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J Cell Physiol. 1989 Feb;138(2):247-56.

Combinative ligand-receptor interactions: effects of cAMP, epinephrine, and met-enkephalin on RAW264 macrophage morphology, spreading, adherence, and microfilaments.

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Department of Biological Sciences, Wayne State University, Detroit, Michigan 48202.


Cell surface ligand-receptor interactions play a central role in the regulation and expression of macrophage function. Included among these macrophage membrane receptors are the beta-adrenergic and opioid receptors. We studied the abilities of epinephrine, met-enkephalin, forskolin, and adenosine 3':5' cyclic monophosphate (cAMP) analogues to affect macrophage morphology, spreading, and adherence. Cell spreading was quantitated by measuring the perimeters of adherent cell images recorded by videomicroscopy. Epinephrine induced a dose-dependent decrease in macrophage spreading; at 10(-5) M epinephrine the mean perimeter was 10.4 +/- 0.3 microns in comparison to 15.0 +/- 1.0 microns for controls. The inhibition of spreading can be blocked by the antagonist propranolol. On the other hand, met-enkephalin induced a dose-dependent increase in macrophage spreading, with a perimeter of 18.5 +/- 1.0 microns at 10(-8) M. Since catecholamines and opioids are simultaneously released from chromaffin cells of the adrenal, we examined the combinative effects due to treatment with both ligands. When macrophages were exposed to 10(-5) M epinephrine and 10(-8) M met-enkephalin, cell morphology and spreading were indistinguishable from that due to 10(-5) M epinephrine alone. The epinephrine dose-response curve in the presence of 10(-8) M met-enkephalin was similar to that of epinephrine alone. The beta-adrenergic receptor is apparently capable of diminishing or abrogating the opioid receptor signal(s). These combinative and epinephrine-mediated effects may be at least partially accounted for by the action of cAMP. Forskolin and the cAMP analogues N6-2'-O-dibutyryladenosine 3':5' cyclic monophosphate (dbcAMP) and 8-bromoadenosine 3':5' cyclic monophosphate (Br-cAMP) affected cell morphology and spreading in the same fashion as epinephrine. These differences in morphology and spreading behavior were accompanied by changes in the distribution of F-actin, as judged by phalladicin staining and fluorescence microscopy. We suggest that cAMP and microfilaments play important roles in receptor-mediated neuroregulation of macrophage function.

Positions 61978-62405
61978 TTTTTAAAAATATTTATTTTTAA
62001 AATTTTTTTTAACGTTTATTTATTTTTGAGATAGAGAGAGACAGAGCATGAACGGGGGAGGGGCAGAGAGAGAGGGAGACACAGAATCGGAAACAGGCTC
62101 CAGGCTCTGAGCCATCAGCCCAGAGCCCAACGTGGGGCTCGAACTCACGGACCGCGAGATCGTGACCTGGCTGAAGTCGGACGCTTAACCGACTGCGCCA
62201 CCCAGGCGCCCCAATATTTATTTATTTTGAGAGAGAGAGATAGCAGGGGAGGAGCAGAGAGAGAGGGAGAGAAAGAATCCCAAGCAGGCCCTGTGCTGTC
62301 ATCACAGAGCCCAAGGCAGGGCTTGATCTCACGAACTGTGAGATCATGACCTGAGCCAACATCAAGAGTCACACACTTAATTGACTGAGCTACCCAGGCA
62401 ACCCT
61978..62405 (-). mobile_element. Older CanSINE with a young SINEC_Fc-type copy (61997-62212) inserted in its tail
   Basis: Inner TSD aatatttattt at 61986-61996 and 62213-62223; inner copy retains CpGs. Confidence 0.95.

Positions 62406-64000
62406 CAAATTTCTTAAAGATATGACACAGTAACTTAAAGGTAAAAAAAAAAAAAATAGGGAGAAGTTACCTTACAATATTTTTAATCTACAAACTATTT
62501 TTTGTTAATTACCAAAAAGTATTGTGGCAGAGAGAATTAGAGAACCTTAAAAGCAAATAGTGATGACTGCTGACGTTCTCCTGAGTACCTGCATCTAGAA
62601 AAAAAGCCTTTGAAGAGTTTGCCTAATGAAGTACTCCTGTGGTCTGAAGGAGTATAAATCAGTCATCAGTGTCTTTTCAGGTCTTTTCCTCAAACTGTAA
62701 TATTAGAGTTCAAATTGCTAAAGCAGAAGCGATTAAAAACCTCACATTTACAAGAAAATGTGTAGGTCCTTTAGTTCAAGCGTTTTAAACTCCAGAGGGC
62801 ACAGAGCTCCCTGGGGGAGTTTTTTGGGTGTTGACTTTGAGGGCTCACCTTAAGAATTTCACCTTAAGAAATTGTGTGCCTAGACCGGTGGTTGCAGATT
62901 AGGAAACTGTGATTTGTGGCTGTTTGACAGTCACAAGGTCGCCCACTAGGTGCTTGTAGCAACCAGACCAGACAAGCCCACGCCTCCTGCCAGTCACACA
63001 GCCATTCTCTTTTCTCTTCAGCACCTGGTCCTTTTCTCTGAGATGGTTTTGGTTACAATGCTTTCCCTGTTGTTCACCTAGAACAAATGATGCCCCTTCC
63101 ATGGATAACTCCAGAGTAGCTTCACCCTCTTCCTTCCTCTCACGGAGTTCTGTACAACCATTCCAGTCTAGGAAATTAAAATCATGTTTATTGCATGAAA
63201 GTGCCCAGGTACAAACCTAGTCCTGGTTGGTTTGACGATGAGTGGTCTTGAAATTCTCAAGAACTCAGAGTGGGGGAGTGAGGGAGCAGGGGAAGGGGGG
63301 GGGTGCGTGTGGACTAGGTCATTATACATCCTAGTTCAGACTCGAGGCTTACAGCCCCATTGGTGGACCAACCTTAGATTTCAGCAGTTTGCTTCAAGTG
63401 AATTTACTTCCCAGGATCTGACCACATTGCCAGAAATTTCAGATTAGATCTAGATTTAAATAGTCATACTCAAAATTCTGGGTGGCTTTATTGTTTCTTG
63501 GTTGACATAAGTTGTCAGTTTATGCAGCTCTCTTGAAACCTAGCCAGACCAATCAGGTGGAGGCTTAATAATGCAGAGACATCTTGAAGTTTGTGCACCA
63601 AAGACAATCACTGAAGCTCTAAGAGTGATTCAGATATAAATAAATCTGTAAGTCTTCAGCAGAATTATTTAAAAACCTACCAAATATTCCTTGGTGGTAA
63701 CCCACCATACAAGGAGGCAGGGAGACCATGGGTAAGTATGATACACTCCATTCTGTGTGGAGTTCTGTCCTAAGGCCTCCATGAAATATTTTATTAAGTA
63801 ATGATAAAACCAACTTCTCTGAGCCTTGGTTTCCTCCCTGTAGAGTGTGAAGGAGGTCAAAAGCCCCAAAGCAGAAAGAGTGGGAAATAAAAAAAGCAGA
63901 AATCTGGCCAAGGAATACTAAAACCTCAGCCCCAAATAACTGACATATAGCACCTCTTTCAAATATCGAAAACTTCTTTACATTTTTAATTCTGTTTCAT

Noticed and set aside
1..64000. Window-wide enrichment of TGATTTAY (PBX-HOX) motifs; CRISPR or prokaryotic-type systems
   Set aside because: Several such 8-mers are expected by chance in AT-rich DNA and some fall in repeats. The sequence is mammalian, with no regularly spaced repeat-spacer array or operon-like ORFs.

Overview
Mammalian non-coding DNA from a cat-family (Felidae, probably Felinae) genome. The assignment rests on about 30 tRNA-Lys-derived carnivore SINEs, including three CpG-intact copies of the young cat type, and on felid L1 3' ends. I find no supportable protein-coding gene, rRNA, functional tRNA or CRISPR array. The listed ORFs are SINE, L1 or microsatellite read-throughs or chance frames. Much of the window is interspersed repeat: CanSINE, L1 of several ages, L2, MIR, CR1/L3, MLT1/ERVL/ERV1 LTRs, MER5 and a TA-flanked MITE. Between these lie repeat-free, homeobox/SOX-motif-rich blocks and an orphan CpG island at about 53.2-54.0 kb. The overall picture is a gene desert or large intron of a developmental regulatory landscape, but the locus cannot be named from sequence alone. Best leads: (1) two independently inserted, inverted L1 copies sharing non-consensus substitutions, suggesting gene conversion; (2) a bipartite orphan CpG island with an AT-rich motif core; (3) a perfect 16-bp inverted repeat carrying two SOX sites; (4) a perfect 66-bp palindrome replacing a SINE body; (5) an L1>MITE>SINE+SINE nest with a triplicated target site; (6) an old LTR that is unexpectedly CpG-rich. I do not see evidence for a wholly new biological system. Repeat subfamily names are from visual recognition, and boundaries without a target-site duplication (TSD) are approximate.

[Indexed for MEDLINE]

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